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aikido_fudoshin
05-04-2003, 11:12 AM
There are many people that post in this forum that have doubts about the martial effectiveness of Aikido. I was just wondering why these people train in Aikido?

SeiserL
05-04-2003, 11:59 AM
IMHO, some measure of skepticism is healthy. Aikido is more difficult than it looks and takes longer to gain some level of proficiency. It is not Aikido that many doubt, its their own ability to make it work.

Paul Sanderson-Cimino
05-04-2003, 12:29 PM
Additionally, there are factors other than martial effectiveness, as you may have heard. I personally have never yet 'had to use Aikido in a fight', but have on many occasions used it in emotional or verbal situations. For instance, increasingly my natural response to people being aggressive is not to get angry at them, but to fit with them - as Leonard-sensei phrased it, seeing their point of view without abandoning my own - and trying to bring both of us back into a state of harmony with each other. Lofty words for a beginner who still lacks the peace of mind and grasp of harmony that sensei demonstrate, but I honestly believe that there have been many situations where, without aikido, I would have come out of them having received and inflicted emotional injuries, and added akward distance to a relationship. I think that my slowly increasing ability to respond to physical attacks similarly is drawing upon much the same energy. Practically speaking, I think that a decent profeciency in aikido (after several years) allows one to respond to physically violent behavior with a pin or low throw, rather than pummelling the attacker until they hit the ground.

It all sounded very out there to me at first, but now I'm appreciating the fact that the 'martial' side of aikido and its spiritual/emotional side really do go hand in hand.

I hope this helps answer your question.

Paul Sanderson-Cimino
05-04-2003, 12:35 PM
A quick additional word...'ukemi' also transfer very cleanly for me into the emotional realm. Often when I say something stupid (literally incorrect, or impolite, or whatnot), my first reaction is to try to 'cover it up' or compensate. Just as with a fall, I feel like there's no way I can just fall over and be alright. Ukemi have been a physical demonstration of the idea that you really can just roll with your mistake/imbalance and get back up, embracing the fall rather than fearing it. I apologize if this seems confusing; it's hard to phrase, but I've found it to be a very important part of why I appreciate aikido.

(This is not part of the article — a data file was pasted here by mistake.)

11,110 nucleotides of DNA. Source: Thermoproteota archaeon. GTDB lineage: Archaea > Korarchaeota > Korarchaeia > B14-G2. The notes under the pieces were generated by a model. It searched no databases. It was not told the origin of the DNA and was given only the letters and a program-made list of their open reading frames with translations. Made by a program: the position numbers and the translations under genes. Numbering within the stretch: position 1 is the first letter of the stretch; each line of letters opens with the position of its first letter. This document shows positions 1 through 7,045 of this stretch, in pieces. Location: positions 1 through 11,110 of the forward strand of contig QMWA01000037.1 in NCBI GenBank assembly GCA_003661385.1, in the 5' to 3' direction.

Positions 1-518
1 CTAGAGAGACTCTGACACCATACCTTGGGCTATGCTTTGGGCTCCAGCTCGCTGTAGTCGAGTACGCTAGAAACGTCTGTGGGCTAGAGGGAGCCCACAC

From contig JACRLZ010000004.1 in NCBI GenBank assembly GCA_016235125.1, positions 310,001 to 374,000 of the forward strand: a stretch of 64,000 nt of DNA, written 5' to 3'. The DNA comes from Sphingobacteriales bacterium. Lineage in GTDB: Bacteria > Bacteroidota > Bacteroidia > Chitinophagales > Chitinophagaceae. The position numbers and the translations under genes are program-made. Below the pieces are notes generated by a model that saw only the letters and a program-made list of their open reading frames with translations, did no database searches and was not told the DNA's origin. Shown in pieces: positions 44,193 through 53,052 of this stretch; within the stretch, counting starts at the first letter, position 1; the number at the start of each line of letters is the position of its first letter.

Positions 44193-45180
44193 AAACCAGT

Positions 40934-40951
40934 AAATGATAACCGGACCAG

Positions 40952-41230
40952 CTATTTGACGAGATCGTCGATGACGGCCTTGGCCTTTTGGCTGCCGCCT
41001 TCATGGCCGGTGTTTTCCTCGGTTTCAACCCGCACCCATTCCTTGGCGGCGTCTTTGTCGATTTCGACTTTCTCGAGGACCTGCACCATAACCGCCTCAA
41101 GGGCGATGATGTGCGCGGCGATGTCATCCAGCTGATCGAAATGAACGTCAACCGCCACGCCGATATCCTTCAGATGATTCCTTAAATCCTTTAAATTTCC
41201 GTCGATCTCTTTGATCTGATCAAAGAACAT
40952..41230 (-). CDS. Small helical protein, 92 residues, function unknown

Greg Jennings
05-04-2003, 01:22 PM
Take care of your own aikido. Don't spend your precious time worrying about theirs.

Best Regards,

shihonage
05-04-2003, 03:10 PM
There are many posts by people who say that there are many posts by people who doubt Aikido.

...

Kensai
05-04-2003, 04:08 PM
I have always been of the belief that if you haven't earned something you'll never appreciate it.

So just taking what my Sensei says for granted is only going to produce a clone of that teacher. Aikido is about being true to yourself. I always question everything (respectfully pfcourse), so that would be being true to myself.

The martial aspects of the Budo arts that I study are not so important to me now as they were a few months ago. I guess a certain amount of Aikido has to be taken on faith.

Michael Neal
05-04-2003, 04:29 PM
Additionally, there are factors other than martial effectiveness, as you may have heard. I personally have never yet 'had to use Aikido in a fight', but have on many occasions used it in emotional or verbal situations. For instance, increasingly my natural response to people being aggressive is not to get angry at them, but to fit with them - as Leonard-sensei phrased it, seeing their point of view without abandoning my own - and trying to bring both of us back into a state of harmony with each other. Lofty words for a beginner who still lacks the peace of mind and grasp of harmony that sensei demonstrate, but I honestly believe that there have been many situations where, without aikido, I would have come out of them having received and inflicted emotional injuries, and added akward distance to a relationship. I think that my slowly increasing ability to respond to physical attacks similarly is drawing upon much the same energy. Practically speaking, I think that a decent profeciency in aikido (after several years) allows one to respond to physically violent behavior with a pin or low throw, rather than pummelling the attacker until they hit the ground.

It all sounded very out there to me at first, but now I'm appreciating the fact that the 'martial' side of aikido and its spiritual/emotional side really do go hand in hand.

I hope this helps answer your question.
I think it is posts like this that make people doubt the effectiveness of Aikido.

Thor's Hammer
05-04-2003, 05:35 PM
I don't see why there should be doubts about the martial effectiveness of aikido. None in my dojo anyhow... who here would honestly try to punch your sensei? People start to think that just because Aikido gives you the opportunity to go easy on someone means that it's not effective. You can dislocate shoulders, break wrists, snap spines, and choke people. Aikido is deadly. Just because we don't kill people in the dojo people think it's worthless. I bet you anything that the people who don't believe in Aikido's true effectiveness would be destroyed in a fight. This is because they have no faith in their training. I've heard a story of two aikido practicioners fighting from one end of a town to the other against hundreds of attackers, even if you take stories with a grain of salt, that's amazing. People also doubt aikido because of the way we attack in the dojo. Having seen both types of attacks, 'real', and 'practice', I can say that it's a lot easier to apply a technique to your average hook than it is to a well directed 'ski. Again, this may just be my dojo... at my dojo everything is done according to what is and isn't effective, and we are shown that at every step of the way, you can punch people to death while you hold them. We don't do this in practice. Aikido works, if what you're being taught doesn't, go to a better dojo.